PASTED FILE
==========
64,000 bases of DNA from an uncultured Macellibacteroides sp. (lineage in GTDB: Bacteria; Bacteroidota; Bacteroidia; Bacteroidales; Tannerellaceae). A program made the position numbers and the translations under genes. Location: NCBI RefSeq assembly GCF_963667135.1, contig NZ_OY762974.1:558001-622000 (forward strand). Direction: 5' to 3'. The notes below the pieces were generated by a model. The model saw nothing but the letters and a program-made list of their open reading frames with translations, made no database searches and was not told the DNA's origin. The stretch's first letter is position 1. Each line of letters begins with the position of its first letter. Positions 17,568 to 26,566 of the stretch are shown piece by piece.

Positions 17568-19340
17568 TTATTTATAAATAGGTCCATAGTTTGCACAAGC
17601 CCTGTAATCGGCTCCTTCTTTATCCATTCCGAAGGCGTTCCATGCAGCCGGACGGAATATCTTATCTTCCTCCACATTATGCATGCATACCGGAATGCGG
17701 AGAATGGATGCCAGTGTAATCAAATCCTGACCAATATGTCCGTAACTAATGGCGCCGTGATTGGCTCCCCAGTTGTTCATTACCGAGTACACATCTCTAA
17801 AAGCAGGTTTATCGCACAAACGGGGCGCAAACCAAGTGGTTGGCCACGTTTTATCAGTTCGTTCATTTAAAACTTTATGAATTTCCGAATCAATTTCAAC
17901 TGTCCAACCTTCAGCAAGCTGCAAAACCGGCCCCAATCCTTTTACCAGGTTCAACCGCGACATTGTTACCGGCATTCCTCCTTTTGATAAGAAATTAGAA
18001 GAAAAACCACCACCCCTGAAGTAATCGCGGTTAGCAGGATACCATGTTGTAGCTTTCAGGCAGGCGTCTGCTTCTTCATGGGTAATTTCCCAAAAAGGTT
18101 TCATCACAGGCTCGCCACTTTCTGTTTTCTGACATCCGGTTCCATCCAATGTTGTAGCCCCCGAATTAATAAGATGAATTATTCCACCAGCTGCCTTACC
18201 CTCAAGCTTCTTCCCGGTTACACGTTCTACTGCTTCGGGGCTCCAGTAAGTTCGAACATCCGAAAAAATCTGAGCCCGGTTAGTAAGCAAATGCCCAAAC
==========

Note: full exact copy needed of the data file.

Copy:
64,000 bases of DNA from an uncultured Macellibacteroides sp. (lineage in GTDB: Bacteria; Bacteroidota; Bacteroidia; Bacteroidales; Tannerellaceae). A program made the position numbers and the translations under genes. Location: NCBI RefSeq assembly GCF_963667135.1, contig NZ_OY762974.1:558001-622000 (forward strand). Direction: 5' to 3'. The notes below the pieces were generated by a model. The model saw nothing but the letters and a program-made list of their open reading frames with translations, made no database searches and was not told the DNA's origin. The stretch's first letter is position 1. Each line of letters begins with the position of its first letter. Positions 17,568 to 26,566 of the stretch are shown piece by piece.

Positions 17568-19340
17568 TTATTTATAAATAGGTCCATAGTTTGCACAAGC
17601 CCTGTAATCGGCTCCTTCTTTATCCATTCCGAAGGCGTTCCATGCAGCCGGACGGAATATCTTATCTTCCTCCACATTATGCATGCATACCGGAATGCGG
17701 AGAATGGATGCCAGTGTAATCAAATCCTGACCAATATGTCCGTAACTAATGGCGCCGTGATTGGCTCCCCAGTTGTTCATTACCGAGTACACATCTCTAA
17801 AAGCAGGTTTATCGCACAAACGGGGCGCAAACCAAGTGGTTGGCCACGTTTTATCAGTTCGTTCATTTAAAACTTTATGAATTTCCGAATCAATTTCAAC
17901 TGTCCAACCTTCAGCAAGCTGCAAAACCGGCCCCAATCCTTTTACCAGGTTCAACCGCGACATTGTTACCGGCATTCCTCCTTTTGATAAGAAATTAGAA
18001 GAAAAACCACCACCCCTGAAGTAATCGCGGTTAGCAGGATACCATGTTGTAGCTTTCAGGCAGGCGTCTGCTTCTTCATGGGTAATTTCCCAAAAAGGTT
18101 TCATCACAGGCTCGCCACTTTCTGTTTTCTGACATCCGGTTCCATCCAATGTTGTAGCCCCCGAATTAATAAGATGAATTATTCCACCAGCTGCCTTACC
18201 CTCAAGCTTCTTCCCGGTTACACGTTCTACTGCTTCGGGGCTCCAGTAAGTTCGAACATCCGAAAAAATCTGAGCCCGGTTAGTAAGCAAATGCCCAAAC